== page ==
Saturday, November 13, 2010

Whole Wheat Focaccia with Roasted Garlic, Sun Dried Tomatoes and Rosemary

We're living in the age of technology. In so many words, technology helps us make things easier or more efficient. Facebook helps us connect with friends across the world. Iphones help us keep up with email and thousands of other tasks with the help of Applications. The Kindle give us access to thousands of books in the palm of our hands. For the most part, technology helps make life easier and more enjoyable.

Sometimes, though, technology can be a hindrance. Facebook has been known to cause drama between friends and exes more than once. Iphones and other smart phones seem to induce a zombie-like state in their many users. And the Kindle has taken away the magic of buying a brand new, stiff-paged, new-book-smell book. But the most tragic invention in the last 100 years is still used daily in kitchens across the world. It sits atop our counter tops, causing helpless individuals to fall victim of it's horrors. Scientist have projected that by 2050, this gadget will single-handedly cause the downfall of home cooking. So what is this toxic device? The bread machine. Since the 1980s, this gadget has turned home cooks into liars. That's right, throwing ingredients into a machine and pushing 'On' does not constitute homemade bread.

Okay, okay, I'm being a tad dramatic. But in all seriousness, bread making has become a lost art. Like any skill using your hands (gardening, painting, sculpting), it can be a tedious process, but rewarding nonetheless. There's almost something, dare I say, spiritual about bread making. Isn't it amazing that just by combining a few ingredients (which are boring and bland by themselves) working them with your hands and letting the dough rise, you eventually end up with a soft, warm, loaf of heaven? Whoever first thought to combine the right ingredients in the right proportions to form bread, is a saint.

Focaccia is my favorite bread, but I try to stay away from white breads altogether. But when the craving became too much to resist, I set out to make a whole wheat Focaccia that could stand up to it's white flour competitors. There's not much to say about this bread, except that it turned out awesome. I decided to really kick up the flavor, so I added roasted the garlic and sun dried tomatoes, along with fresh rosemary and lemon zest to add just that much more flavor. I am very pleased with this recipe, and I'm sure you'll enjoy it as well. There are several ways you can eat the Focaccia. Plain with a drizzle of olive oil or a pat of butter is delicious. My favorite: Cut the bread in half horizontally, and drizzle the halves with olive oil. Place under the broiler until slightly toasted. Remove, and top with slices of tomato and fresh mozzarella. Place under the broiler until the cheese has just melted. Or, slightly toast the focaccia and top with a poached or over-medium egg.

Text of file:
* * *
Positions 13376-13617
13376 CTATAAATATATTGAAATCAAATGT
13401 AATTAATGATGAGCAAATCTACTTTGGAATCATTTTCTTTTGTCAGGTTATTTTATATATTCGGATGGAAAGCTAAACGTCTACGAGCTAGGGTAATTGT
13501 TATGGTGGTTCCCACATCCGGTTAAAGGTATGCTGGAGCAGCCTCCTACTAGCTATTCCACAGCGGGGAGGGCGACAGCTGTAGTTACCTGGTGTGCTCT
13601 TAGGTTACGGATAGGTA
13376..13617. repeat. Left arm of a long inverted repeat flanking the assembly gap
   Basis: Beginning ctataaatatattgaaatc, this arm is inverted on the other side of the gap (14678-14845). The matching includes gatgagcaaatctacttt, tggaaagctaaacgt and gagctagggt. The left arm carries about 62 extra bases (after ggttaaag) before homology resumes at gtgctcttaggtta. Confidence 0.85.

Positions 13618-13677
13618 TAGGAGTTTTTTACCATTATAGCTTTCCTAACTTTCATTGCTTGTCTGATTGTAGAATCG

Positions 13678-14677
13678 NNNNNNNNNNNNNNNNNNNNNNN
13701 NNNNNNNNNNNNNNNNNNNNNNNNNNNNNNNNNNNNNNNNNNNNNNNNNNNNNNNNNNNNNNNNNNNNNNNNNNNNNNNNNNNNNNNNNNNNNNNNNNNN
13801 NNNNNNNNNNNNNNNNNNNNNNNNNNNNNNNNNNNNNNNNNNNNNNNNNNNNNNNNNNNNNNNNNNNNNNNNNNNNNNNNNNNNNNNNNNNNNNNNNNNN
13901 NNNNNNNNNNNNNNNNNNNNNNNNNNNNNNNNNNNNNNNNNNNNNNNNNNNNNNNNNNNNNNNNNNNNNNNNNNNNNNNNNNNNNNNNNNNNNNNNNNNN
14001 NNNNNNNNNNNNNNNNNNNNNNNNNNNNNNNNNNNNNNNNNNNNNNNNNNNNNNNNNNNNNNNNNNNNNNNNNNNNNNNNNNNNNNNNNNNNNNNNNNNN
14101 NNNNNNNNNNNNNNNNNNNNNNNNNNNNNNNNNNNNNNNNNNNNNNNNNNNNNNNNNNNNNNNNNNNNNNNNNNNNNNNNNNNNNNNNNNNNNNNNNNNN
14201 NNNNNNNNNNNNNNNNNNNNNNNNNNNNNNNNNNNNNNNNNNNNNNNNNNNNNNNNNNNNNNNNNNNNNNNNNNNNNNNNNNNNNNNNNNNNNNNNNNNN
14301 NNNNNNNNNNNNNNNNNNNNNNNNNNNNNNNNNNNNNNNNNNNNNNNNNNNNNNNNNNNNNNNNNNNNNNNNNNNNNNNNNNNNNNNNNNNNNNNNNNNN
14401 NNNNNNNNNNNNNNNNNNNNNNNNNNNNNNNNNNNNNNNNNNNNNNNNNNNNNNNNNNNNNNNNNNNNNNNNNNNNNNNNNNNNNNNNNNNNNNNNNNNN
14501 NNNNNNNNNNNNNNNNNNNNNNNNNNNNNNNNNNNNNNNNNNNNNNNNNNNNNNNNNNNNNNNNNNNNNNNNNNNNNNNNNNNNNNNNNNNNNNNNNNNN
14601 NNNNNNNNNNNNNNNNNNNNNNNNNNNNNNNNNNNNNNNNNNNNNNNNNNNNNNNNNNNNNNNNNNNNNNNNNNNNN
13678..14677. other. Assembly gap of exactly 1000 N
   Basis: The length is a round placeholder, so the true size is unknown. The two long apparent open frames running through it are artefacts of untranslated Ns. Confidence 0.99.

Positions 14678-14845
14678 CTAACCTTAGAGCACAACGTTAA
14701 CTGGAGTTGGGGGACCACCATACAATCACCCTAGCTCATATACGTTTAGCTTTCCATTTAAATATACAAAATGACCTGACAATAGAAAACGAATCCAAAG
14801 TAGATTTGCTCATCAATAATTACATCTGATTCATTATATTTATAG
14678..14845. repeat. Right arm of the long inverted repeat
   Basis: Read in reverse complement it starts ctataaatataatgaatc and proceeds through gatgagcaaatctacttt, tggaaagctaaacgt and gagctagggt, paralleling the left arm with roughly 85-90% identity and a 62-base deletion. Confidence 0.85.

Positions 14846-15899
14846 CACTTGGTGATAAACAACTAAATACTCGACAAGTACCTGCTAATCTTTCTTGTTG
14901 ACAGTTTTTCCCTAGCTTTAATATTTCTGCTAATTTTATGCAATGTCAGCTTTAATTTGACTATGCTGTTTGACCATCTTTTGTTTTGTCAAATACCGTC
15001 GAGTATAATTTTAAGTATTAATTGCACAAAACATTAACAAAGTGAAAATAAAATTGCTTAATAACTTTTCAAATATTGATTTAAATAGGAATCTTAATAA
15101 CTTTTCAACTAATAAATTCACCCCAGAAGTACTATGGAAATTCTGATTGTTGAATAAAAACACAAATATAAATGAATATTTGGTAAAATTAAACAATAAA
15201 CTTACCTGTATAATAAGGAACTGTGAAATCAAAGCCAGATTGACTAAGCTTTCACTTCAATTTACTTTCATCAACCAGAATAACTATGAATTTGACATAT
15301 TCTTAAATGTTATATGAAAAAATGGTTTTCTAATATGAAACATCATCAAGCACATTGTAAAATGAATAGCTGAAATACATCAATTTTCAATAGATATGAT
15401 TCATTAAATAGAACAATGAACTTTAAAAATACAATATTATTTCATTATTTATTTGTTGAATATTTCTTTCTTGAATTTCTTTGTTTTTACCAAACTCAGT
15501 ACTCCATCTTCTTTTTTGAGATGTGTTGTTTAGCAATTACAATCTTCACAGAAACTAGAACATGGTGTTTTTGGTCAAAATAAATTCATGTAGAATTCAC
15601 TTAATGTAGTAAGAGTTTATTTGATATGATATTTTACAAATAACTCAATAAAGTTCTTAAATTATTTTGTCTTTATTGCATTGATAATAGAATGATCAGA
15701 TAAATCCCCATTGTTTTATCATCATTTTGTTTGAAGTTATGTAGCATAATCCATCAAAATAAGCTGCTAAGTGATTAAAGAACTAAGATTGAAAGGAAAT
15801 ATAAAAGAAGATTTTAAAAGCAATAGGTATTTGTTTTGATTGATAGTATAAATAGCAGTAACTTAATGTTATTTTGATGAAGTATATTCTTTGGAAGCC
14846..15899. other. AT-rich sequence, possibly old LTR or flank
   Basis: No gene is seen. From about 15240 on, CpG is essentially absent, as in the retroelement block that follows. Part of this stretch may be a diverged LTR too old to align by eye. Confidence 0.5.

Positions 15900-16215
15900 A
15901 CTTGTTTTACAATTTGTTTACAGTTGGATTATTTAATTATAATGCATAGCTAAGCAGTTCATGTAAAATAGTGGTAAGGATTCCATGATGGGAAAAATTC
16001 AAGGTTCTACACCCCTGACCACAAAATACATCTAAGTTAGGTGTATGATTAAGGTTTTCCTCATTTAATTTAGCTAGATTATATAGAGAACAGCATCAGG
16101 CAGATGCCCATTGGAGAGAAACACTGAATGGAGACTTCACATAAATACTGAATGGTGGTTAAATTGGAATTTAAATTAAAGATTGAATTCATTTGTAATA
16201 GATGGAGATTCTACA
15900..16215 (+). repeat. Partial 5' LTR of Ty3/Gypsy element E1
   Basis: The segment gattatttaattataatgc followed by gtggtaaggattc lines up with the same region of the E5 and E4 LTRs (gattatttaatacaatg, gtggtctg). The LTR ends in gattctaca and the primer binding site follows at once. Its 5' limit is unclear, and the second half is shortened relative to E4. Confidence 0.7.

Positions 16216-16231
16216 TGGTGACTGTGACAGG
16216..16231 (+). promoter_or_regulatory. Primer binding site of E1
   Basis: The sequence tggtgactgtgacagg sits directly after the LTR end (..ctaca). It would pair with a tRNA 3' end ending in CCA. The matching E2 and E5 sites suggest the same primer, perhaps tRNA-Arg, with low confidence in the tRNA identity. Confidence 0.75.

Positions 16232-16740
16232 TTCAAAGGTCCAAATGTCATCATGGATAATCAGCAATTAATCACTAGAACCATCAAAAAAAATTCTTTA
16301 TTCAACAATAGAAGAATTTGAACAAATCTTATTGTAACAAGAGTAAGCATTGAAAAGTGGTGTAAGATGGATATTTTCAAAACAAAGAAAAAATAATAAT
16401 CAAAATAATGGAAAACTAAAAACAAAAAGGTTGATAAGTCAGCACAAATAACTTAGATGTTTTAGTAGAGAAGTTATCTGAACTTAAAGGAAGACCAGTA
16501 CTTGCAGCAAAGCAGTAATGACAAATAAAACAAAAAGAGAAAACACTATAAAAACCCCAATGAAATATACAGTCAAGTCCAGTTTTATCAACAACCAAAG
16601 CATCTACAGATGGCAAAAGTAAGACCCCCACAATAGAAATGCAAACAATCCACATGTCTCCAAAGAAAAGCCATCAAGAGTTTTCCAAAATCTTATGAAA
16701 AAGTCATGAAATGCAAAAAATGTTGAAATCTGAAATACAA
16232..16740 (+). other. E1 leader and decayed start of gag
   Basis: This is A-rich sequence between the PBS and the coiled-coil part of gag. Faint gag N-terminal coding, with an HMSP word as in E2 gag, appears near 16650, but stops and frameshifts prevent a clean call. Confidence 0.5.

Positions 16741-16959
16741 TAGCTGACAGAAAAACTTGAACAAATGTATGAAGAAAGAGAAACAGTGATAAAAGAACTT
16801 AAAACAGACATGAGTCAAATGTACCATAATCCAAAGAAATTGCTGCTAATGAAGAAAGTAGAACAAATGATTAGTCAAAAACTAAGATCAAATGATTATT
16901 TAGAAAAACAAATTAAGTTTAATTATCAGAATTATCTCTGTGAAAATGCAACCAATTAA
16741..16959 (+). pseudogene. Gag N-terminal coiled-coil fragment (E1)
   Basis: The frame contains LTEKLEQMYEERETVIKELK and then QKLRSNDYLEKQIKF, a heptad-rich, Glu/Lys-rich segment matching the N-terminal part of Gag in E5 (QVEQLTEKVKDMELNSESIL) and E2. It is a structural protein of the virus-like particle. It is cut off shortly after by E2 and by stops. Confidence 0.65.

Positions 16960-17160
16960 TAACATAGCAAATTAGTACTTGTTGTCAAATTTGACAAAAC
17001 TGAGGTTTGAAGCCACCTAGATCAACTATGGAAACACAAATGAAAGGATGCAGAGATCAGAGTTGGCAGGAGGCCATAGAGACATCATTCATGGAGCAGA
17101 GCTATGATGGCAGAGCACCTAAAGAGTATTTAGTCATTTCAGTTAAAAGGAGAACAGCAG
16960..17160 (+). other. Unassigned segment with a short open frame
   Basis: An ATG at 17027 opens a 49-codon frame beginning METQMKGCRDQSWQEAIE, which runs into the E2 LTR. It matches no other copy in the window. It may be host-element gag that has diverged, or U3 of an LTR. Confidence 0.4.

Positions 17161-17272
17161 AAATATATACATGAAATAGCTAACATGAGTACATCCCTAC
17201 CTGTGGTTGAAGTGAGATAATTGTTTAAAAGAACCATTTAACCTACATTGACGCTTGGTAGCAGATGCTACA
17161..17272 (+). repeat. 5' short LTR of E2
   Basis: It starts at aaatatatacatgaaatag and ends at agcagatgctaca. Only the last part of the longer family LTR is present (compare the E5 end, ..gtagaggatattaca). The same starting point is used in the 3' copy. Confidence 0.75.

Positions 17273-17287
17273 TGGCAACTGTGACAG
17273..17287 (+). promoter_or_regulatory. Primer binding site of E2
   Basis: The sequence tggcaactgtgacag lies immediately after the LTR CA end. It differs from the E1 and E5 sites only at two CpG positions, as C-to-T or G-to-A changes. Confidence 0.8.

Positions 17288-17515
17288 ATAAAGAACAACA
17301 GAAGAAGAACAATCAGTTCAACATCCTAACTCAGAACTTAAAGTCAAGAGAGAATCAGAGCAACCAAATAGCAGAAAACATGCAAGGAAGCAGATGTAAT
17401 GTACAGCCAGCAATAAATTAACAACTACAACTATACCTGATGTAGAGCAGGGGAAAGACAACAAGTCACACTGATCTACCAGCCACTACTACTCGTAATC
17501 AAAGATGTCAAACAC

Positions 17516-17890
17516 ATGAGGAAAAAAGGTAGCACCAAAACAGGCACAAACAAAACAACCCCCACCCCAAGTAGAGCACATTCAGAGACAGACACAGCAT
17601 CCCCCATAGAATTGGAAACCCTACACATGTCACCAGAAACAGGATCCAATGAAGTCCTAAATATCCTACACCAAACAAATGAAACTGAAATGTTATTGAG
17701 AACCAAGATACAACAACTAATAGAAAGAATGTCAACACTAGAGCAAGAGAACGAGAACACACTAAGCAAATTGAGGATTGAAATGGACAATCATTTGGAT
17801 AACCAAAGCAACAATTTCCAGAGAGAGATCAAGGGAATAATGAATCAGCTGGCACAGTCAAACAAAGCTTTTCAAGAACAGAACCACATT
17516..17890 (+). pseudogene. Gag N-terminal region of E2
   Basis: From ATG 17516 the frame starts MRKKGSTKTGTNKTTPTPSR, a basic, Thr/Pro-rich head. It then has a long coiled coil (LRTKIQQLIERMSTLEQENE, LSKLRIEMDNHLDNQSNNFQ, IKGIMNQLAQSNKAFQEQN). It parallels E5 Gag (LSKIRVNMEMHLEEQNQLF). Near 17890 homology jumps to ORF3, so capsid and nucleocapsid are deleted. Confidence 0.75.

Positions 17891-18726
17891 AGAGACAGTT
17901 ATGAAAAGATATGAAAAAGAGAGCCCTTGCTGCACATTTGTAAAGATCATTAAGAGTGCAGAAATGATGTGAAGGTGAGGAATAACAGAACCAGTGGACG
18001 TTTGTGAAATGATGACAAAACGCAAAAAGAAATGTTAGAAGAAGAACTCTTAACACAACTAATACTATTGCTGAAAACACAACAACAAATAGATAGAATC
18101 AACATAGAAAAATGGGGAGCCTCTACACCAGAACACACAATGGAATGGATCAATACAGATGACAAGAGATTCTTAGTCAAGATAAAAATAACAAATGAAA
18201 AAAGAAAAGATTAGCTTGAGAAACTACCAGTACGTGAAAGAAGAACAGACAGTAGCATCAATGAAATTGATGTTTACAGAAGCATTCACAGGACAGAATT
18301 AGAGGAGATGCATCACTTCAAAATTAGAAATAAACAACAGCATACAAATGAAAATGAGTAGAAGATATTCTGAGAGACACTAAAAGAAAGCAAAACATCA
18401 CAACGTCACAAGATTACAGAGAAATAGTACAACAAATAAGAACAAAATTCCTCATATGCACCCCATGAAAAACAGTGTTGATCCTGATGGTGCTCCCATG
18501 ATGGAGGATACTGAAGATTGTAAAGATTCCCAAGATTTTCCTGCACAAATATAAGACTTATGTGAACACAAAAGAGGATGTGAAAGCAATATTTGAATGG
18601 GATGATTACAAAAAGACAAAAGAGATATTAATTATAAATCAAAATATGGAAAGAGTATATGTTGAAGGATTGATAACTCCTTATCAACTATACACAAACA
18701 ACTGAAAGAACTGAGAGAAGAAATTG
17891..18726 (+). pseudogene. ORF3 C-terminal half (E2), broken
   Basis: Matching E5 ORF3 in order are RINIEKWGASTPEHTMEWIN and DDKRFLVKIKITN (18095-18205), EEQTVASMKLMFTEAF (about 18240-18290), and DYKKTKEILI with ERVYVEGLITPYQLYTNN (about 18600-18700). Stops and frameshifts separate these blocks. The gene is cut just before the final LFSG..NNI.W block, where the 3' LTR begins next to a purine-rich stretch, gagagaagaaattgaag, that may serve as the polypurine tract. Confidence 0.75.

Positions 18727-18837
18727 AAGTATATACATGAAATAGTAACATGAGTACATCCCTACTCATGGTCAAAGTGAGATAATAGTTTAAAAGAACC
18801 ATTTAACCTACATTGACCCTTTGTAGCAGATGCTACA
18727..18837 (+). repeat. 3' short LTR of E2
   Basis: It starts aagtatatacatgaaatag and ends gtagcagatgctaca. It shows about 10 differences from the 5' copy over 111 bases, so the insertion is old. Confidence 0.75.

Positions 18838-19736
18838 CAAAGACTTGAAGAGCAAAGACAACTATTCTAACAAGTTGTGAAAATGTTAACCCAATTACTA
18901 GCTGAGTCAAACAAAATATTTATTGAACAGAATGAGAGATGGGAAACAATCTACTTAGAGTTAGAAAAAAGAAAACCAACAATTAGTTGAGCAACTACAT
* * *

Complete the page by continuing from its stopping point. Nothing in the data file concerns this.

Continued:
Whole Wheat Focaccia with Roasted Garlic, Sun Dried Tomatoes and Rosemary
Recipe adapted from 'Summertime Whole Wheat Focaccia Bread'

3 cups whole wheat flour
1 packet active dry yeast
1 1/4 cups warm water
1 head garlic
14 sun dried tomato halves, chopped (about 1/2 cup)
1 tsp salt
3 tbsp finely chopped fresh rosemary
3 1/2 tbsp olive oil
1/2 tsp lemon zest
Black pepper to taste
Sea salt

Roasting the garlic: Preheat oven to 375. Cut off the very top of the whole head. Remove the outer skin, leaving the cloves still in tact. Dip the cut end in olive oil.

Place on a baking sheet, and cover with foil. Roast in the oven for 50-60 minutes. Remove and let cool. Squeeze out the garlic from each clove.

Set the oven to 350.
In a small bowl, combine the olive oil, sun dried tomatoes, roasted garlic, rosemary, lemon zest and black pepper to taste. Set aside for 10 minutes.

In a large bowl, combine the warm water and yeast. Add the oil and tomato mixture, salt, and flour. Combine with a wooden spoon. If the dough is too sticky, add a bit more flour. If the dough is too dry, add a drizzle of olive oil.

On a floured surface, knead the dough in a folding motion until it has become elastic and smooth, about three minutes.

Coat the inside of the large bowl with olive oil, place the dough in it, and roll around to coat. Cover the bowl with a damp tea towel, and set aside in a dark, warm place. Let the dough rise, 30 minutes if you used quick-rise yeast, 60 if you used regular yeast.
After the dough has risen, punch it down once or twice. Again, knead the dough a few more times on a floured surface.

Place the dough onto a light greased baking sheet, and using a rolling pin, roll the dough to desired thickness- I like it about 1/2 inch thick. Poke holes with your finger all across the dough. Sprinkle with sea salt and black pepper to taste.

Bake at 350 for about 30-35 minutes. The bread will feel firm to the touch, and a toothpick inserted will remove easily.

Let bread cool for 10 minutes before slicing. Eat within 3 days, or freeze in a zip top bag. Enjoy!


  1. That is some great-looking bread, and the garlic photo - well, garlic is one of my favorite things on this rock we call Earth. Which means that photo is one of my favorite photos on this rock we call Earth (man, that makes it sound so dramatic!)

  2. Thanks for a healthy recipe! :)
    I did not have fresh rosemary, so I made it with Italian seasoning instead. It was awesome !!!